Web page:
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Note: Despite the mentioning of Python in the following there is a good chance for my problem not to be Python related at all. If I am not mistaken the “module” I mention is equivalent to a C library—at least for the concerns of my problem.

On Debian I am trying to create a Python module with C, which in turn uses the GSL. The following Makefile successfully compiles it:

CC = gcc -Wall -fPIC -O3
NAME = meinzeug

matrizenwuerfler: $(SRC)
$(CC) -o $(NAME).o -I/usr/lib/python2.5/site-packages/numpy/core/include -I/usr/include/python2.5 -c $(NAME).c
$(CC) -shared -o $(NAME).so -lgsl -lgslcblas -lm $(NAME).o

Because this module is supposed to be used by (Linux) machines other than mine, I want the GSL to be included into the module (or be shipped with it).

However, if I add -static as option to the last line of the Makefile, I get the following error:

gcc -Wall -fPIC -O3 -shared -static -o meinzeug.so -lgsl -lgslcblas -lm meinzeug.o
/usr/bin/ld: /usr/lib/gcc/x86_64-linux-gnu/4.3.2/crtbeginT.o: relocation R_X86_64_32 against `__DTOR_END__' can not be used when making a shared object; recompile with -fPIC
/usr/lib/gcc/x86_64-linux-gnu/4.3.2/crtbeginT.o: could not read symbols: Bad value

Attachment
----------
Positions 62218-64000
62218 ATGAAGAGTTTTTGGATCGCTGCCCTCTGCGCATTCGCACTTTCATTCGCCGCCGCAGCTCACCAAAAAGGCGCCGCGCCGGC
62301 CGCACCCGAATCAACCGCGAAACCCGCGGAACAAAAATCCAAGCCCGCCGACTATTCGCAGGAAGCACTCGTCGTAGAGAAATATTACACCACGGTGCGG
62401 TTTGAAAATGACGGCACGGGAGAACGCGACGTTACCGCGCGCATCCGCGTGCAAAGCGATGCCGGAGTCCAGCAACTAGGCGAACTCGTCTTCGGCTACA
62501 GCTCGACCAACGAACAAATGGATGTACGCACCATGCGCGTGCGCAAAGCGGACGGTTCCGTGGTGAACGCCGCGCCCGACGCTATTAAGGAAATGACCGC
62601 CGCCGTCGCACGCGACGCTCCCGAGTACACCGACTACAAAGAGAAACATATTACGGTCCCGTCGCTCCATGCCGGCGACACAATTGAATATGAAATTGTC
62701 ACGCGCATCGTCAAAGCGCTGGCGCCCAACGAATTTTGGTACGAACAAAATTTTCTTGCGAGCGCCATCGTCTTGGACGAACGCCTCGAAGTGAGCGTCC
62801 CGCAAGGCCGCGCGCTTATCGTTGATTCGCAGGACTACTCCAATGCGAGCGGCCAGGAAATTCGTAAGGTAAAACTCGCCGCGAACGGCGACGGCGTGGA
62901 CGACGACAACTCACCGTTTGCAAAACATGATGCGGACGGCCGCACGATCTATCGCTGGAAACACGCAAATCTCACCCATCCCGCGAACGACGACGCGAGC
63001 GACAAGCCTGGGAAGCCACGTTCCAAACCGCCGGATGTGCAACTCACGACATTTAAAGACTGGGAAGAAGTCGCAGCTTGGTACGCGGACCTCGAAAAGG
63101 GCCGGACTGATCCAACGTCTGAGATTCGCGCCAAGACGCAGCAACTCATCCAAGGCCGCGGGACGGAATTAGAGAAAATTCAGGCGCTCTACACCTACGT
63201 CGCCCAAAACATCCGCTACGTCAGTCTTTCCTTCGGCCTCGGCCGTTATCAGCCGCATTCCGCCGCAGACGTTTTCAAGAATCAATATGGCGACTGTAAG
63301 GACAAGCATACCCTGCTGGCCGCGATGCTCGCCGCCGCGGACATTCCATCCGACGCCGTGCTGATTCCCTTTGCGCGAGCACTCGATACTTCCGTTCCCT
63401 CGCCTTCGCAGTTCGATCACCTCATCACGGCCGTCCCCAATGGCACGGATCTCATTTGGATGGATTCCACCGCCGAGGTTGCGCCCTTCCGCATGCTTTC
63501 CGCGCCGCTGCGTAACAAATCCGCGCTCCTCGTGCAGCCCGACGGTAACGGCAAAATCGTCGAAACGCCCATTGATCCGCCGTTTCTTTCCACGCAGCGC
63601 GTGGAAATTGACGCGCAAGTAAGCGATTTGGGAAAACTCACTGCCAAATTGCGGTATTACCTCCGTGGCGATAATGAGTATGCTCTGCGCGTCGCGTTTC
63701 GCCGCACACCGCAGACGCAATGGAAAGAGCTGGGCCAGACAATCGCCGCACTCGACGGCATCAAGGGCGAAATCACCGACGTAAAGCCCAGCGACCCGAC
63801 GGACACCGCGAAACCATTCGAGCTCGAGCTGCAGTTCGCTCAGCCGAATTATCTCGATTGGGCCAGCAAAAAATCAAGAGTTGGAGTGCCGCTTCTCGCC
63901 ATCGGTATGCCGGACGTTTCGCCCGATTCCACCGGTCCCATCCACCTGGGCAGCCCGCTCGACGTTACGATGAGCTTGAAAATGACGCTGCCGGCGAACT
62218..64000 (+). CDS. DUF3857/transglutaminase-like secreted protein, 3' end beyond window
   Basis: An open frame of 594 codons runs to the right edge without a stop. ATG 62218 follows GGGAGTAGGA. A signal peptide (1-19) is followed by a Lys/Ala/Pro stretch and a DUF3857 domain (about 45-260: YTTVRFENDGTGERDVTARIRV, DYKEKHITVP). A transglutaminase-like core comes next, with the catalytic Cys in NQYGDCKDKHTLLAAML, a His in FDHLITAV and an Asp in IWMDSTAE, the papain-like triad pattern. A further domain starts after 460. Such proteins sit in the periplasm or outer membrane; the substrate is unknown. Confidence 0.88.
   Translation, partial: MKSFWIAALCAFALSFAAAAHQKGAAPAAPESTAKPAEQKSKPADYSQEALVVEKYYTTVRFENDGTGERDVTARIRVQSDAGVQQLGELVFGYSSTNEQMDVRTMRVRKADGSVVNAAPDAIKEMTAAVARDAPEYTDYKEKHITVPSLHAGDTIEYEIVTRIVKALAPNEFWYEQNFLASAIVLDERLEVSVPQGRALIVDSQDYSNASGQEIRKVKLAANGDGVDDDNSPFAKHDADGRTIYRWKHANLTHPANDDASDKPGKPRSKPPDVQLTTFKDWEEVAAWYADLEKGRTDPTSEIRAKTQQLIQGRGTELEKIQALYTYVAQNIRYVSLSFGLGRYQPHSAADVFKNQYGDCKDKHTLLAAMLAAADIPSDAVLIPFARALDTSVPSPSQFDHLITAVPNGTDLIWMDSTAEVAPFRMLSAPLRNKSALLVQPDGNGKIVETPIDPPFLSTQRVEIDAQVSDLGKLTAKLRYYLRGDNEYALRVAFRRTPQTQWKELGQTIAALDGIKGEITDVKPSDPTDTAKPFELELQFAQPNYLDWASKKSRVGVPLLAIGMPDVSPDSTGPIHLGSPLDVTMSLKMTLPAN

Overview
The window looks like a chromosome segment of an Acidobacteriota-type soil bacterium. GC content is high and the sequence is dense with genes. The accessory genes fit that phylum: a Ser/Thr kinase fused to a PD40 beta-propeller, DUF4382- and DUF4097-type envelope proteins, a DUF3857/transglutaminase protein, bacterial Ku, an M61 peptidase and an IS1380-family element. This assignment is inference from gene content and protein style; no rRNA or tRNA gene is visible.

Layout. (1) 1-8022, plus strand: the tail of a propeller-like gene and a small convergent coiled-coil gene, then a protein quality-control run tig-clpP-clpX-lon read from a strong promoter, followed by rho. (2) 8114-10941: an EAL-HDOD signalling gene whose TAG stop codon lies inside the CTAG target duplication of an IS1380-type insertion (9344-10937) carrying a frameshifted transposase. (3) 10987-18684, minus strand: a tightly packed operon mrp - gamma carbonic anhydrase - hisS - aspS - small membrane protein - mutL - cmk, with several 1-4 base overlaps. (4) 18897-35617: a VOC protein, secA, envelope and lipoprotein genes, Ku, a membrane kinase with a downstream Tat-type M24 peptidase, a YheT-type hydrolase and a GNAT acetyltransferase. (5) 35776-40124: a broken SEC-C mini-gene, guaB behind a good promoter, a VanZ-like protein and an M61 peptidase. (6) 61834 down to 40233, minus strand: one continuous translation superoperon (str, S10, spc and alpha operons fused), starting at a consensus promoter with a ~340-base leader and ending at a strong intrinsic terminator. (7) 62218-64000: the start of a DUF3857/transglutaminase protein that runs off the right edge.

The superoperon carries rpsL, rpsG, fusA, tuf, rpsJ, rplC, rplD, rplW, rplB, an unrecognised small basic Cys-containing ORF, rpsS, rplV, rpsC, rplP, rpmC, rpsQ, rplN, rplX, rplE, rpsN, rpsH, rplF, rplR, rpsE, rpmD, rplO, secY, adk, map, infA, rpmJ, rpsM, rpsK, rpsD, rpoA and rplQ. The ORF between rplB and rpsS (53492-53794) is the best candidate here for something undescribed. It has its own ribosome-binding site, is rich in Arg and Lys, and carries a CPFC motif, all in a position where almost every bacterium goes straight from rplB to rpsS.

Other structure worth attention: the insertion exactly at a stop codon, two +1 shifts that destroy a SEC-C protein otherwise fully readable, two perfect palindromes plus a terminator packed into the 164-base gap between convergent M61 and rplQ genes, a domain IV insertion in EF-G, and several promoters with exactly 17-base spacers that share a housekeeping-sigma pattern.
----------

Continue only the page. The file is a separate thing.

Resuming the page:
collect2: ld returned 1 exit status

Adding -Wl,-Bstatic before the library linking results in a different error:

gcc -Wall -fPIC -O3 -shared -o meinzeug.so -Wl,-Bstatic -lgsl -lgslcblas -lm meinzeug.o
/usr/bin/ld: cannot find -lgcc_s
collect2: ld returned 1 exit status

Other Stuff, that did not work: Recompiling GSL with fPIC, -static-libgcc, permutating the options. What I did not try yet, is compiling gcc with fPIC or similar.

share|improve this question

Try

gcc -Wall -fPIC -O3 -shared -o meinzeug.so /usr/lib/libgsl.a -lm meinzeug.

as you cannot do

gcc -Wall -fPIC -O3 -shared -static ...   # shared and static at the same time ?

so you would provide the static library of GSL alongside with your code.

At the end of the day, I would punt and keep the dependency on the GSL. Just about everybody has it, and the API is pretty stable.

share|improve this answer
    
The first suggestion does not work — the program exits with undefined symbol: gsl_rng_taus which is the same as if I had not linked GSL at all. What I do not understand is, why -static and -shared are contradictory. In my understanding -static avoids, that other libraries are linked into my library dynamically, while -shared enables my library to be linked dynamically in turn. In case I count on GSL being available on other systems, could there be version or location incompitibilities? – Wrzlprmft Jul 5 '10 at 18:15
    
Just checking here: you do have a file /usr/lib/libgsl.a ? – Dirk Eddelbuettel Jul 5 '10 at 18:46
    
Yes, even copied it to the program’s folder in hope that it might help. – Wrzlprmft Jul 5 '10 at 19:40

The ordering of the library calls is important. For me, it meant sending the /usr/lib/libgsl.a to the end of the command. That solved it.

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